Donors as Allies for Social Justice

WDN members recently participated in a call with Dana Kawaoka-Chen, network director of the Bay Area Justice Funders Network and Quinn Delaney, founder and president of Akonadi Foundation, a Bay Area organization that works to end structural racism and social inequity. The call, titled How Can Donors Be Effective Allies for Social Justice?, outlined strategies to help members and organizations understand their role in the causes they are most passionate about.

Dana posed important questions to consider when thinking about the role as an individual funder of social justice initiatives:

  • What informs your work?
  • Are you allied to the field?
  • What is your perspective about your role?
  • Do you intentionally build with a set of allies internal/external to your fund/foundation?

She continued with questions to help articulate an organizational philosophy:

  • What is your organization’s role in the larger eco-system?
  • How are your values reflected in what you choose to focus on?
  • How are you intentionally “taking responsibility to change patterns of injustice” as an organization?

Katherine Zavala, regional director of Latin America at the International Development Exchange (IDEX), talked about IDEX’s experience with identifying their organizational philosophy. “I think there was a need to really articulate the strategies in order to know what was the change we wanted to achieve in this world and how we were going to get towards it,” she said.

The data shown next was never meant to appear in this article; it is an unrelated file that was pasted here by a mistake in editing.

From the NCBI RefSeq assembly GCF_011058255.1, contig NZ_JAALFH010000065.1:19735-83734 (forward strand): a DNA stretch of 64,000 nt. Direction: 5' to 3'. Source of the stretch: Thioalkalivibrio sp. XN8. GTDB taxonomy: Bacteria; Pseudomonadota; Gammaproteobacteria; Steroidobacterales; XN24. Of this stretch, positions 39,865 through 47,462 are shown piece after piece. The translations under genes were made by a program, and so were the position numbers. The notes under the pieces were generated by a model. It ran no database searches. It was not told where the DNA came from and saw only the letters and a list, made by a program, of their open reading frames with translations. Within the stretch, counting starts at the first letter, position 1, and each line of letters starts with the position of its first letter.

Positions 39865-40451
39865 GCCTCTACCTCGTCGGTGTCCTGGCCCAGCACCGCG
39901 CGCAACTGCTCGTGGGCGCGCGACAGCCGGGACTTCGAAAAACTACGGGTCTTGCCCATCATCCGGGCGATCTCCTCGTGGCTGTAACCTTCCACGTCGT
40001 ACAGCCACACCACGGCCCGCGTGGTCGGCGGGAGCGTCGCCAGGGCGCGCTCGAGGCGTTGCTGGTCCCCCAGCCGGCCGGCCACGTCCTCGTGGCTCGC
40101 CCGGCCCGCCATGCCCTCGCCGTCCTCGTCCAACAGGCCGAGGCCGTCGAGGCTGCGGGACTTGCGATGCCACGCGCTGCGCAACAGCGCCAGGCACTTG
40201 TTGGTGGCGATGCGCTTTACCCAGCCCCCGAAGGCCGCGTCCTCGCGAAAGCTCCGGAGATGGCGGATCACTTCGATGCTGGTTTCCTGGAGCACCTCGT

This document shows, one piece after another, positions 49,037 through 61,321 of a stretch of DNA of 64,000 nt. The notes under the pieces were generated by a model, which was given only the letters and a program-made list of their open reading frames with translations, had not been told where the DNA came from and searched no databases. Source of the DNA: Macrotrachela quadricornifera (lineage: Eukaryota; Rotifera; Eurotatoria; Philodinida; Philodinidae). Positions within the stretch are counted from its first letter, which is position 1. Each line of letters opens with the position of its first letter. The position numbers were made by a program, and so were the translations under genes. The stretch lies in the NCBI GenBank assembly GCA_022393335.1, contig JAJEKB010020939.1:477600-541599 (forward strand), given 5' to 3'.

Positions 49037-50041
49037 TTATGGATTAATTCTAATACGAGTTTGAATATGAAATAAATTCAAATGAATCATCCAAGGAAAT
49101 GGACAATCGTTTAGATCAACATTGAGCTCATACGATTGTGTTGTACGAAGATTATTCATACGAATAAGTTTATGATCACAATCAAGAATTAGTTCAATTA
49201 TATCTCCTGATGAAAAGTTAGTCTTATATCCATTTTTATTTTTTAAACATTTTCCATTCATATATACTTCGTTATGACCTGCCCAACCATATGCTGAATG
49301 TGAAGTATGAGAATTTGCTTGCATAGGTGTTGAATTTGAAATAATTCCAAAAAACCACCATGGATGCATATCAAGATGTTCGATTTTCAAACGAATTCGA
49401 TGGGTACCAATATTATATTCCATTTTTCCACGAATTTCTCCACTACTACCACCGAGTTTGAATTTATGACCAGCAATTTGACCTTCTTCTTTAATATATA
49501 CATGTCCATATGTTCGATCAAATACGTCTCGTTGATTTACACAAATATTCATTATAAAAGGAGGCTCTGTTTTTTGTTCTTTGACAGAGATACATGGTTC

Dana rounded out her discussion with ideas of how to be an ally in more ways than just grantmaking:

  • To utilize your connections to convene and cross-pollinate ideas with other funders
  • To use your position in the field to broker relationships between field leaders and other funders
  • To be a public advocate and amplify a message or get it across more effectively
  • To actively mobilize more resources for social justice issues

Quinn underscored many of Dana’s points, emphasizing the need to leverage the relationships you have as an individual. In discussing her work with a coalition working to pass the Domestic Workers Bill of Rights in California, Quinn noted that after the governor vetoed the bill in its first iteration, she reached out to a key contact.

“I brought in my husband who has a much stronger relationship with the governor,”  Quinn said. “It was actually at the gym that the governor told my husband that he was going to find a way to get the bill signed.”

Quinn and members on the call also stressed the importance of supporting 501(c)(4) and political work in addition to philanthropy, as its strategic impact in social justice work is becoming increasingly critical.

By Rachael Vasquez

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